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The mixing secrets behind Cardi B’s Grammy-winning album

Leslie Brathwaite is the mix engineer for Invasion of Privacy

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Photo by Shawn Rinehart

Minutes before I’m supposed to meet mix engineer Leslie Brathwaite for the first time, he texts me to reschedule. “So sorry, had to come make some tweaks on a Pharrell mix upstairs in my room!” the message says. I let it slide.

Leslie Brathwaite is a name you might not know, but he is integral to bringing music to life. One of his latest accomplishments is mixing Cardi B’s Invasion of Privacy, which recently won Best Rap Album at the 61st Grammy Awards, making her the first female rapper to win the category as a solo artist.

As the mix engineer for Invasion of Privacy, it was Brathwaite’s job to take all of the recorded material for the project — from vocals to instruments to individual sample hits — and craft the nuanced balance and relationship between every element before the music heads off to be mastered and then released to the world. In the past, he’s done the same for T-Pain, Rick Ross, Travis Porter, Gucci Mane, Beyoncé and Jay Z, Future, and Lil Uzi Vert (to name a few).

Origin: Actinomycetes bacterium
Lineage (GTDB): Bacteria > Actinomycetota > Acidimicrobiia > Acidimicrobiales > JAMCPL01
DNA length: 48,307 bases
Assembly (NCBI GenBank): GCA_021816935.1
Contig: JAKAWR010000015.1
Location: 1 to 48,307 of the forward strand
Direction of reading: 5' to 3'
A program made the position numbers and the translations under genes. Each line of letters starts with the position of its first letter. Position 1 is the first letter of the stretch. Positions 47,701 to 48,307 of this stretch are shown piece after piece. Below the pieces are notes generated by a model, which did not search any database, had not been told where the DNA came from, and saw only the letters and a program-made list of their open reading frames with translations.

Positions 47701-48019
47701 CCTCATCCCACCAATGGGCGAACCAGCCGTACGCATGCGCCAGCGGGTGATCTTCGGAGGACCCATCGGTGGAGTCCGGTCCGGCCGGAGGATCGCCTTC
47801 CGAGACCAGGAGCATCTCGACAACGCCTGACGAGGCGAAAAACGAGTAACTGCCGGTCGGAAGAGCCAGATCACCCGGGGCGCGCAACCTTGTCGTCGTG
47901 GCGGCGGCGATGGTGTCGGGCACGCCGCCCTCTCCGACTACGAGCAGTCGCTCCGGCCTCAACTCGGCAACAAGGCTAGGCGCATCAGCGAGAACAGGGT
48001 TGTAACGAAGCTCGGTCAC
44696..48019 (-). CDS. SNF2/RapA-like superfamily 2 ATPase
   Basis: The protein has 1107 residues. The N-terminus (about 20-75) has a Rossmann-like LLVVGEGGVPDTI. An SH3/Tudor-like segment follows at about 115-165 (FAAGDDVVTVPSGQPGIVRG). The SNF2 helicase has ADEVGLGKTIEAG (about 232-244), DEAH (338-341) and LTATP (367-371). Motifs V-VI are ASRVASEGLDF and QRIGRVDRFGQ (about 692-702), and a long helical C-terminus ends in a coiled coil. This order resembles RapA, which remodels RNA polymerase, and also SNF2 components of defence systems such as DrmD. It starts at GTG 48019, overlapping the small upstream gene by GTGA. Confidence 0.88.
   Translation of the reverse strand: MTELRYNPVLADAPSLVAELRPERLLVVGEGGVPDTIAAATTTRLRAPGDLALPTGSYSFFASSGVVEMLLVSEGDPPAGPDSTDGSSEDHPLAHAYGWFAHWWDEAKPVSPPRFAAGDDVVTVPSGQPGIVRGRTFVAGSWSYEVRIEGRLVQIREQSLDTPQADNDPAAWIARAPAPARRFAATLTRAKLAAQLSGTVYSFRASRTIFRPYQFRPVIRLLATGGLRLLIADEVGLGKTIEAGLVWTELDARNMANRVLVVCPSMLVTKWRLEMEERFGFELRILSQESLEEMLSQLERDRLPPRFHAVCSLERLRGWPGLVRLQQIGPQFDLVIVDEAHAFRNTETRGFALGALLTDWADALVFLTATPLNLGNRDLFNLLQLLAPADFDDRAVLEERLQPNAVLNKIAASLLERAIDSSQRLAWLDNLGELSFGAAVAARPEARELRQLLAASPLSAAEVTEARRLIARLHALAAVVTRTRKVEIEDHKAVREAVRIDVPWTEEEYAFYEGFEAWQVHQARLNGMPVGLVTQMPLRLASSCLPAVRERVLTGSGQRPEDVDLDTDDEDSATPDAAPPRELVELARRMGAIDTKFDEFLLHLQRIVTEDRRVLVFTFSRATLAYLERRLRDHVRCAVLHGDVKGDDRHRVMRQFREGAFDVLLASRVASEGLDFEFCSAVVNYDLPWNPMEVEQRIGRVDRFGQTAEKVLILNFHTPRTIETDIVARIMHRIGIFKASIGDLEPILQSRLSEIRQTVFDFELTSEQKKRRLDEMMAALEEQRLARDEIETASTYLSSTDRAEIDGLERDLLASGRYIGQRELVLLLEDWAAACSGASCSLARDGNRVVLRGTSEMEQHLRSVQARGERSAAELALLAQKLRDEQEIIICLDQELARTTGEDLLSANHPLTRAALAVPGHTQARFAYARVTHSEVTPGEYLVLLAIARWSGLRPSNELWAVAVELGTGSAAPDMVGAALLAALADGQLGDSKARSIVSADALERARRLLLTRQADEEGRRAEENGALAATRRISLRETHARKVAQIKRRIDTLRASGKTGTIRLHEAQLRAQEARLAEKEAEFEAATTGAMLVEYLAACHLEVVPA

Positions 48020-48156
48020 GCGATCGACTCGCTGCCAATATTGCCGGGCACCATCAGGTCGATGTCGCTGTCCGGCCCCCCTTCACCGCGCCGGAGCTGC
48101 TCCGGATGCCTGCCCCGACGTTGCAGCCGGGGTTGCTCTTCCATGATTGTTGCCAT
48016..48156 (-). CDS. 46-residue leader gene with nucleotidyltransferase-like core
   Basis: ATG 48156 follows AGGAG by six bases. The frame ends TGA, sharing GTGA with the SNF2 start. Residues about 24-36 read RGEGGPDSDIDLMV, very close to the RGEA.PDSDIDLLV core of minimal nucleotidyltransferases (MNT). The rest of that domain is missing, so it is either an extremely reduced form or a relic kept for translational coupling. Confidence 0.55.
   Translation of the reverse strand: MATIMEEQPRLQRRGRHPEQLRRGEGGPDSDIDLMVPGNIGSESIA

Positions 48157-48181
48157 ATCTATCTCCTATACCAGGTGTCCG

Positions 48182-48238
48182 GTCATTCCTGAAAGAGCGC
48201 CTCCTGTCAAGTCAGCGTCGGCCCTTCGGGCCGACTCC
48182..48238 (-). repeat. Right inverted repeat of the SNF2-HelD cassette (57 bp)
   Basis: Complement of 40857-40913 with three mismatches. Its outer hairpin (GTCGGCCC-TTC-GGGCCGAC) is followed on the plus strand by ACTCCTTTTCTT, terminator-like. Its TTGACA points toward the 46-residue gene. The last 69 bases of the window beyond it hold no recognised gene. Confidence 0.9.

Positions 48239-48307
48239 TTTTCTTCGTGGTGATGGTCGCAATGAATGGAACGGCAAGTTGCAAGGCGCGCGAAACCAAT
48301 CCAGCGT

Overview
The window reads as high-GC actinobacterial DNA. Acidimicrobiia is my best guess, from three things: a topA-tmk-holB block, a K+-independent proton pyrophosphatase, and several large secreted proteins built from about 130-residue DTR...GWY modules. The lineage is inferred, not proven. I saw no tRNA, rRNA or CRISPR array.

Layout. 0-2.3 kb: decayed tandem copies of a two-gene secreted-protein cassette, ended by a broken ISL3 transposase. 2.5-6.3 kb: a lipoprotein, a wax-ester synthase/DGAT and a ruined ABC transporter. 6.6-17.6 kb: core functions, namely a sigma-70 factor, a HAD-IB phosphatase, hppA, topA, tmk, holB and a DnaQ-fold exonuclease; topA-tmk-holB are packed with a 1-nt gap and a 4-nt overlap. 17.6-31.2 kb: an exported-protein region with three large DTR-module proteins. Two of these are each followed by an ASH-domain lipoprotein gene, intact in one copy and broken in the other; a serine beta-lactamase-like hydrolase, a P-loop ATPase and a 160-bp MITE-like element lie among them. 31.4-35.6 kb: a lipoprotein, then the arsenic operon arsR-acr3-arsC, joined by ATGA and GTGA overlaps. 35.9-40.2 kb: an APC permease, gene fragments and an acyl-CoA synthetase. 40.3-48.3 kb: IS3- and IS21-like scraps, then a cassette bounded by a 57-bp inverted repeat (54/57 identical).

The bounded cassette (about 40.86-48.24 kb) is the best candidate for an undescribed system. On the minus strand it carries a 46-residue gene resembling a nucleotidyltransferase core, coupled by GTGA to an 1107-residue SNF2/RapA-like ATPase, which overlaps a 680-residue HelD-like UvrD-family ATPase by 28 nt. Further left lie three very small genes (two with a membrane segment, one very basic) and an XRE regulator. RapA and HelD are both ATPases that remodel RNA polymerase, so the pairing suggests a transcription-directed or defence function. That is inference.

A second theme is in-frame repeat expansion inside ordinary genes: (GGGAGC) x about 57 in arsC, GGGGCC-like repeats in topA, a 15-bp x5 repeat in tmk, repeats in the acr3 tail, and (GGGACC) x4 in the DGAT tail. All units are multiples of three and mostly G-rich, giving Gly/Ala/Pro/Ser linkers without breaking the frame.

After last Sunday’s Grammy Awards, Brathwaite now has seven Grammy nominations under his belt. In the post-Grammys glow, he talks with The Verge about what a mix engineer does, what it was like to work with Cardi B on Invasion of Privacy, and he shares some of his favorite studio tips, tricks, and plug-ins.

This interview has been lightly edited for clarity.

What exactly does a mix engineer do, and why is your job necessary for a song or album?

Once the artist and the musicians and the producers and everyone gets together and records all the material, I have to sift through everything and make decisions like which vocal take is the best? How loud is the vocal going to be? How loud is the kick drum going to be? Is the bass going to be a little thicker or thinner?

I’m the one that balances out the levels. I’m the one that chooses the best takes. I’m the one that decides if the bass is going to be in in this section or out in another section. If an instrument needs tuning or if somebody can’t sing that well, I can help fix that up a little. It’s necessary because the song and the music won’t sound as polished otherwise. A lot of times, the song in its raw form can’t really communicate what it’s trying to communicate unless things are put in the right context.

“They were like, ‘Dude, we got to make this Cardi B album in a week.’ I went to Miami, and we mixed the entire album in a week and a half.”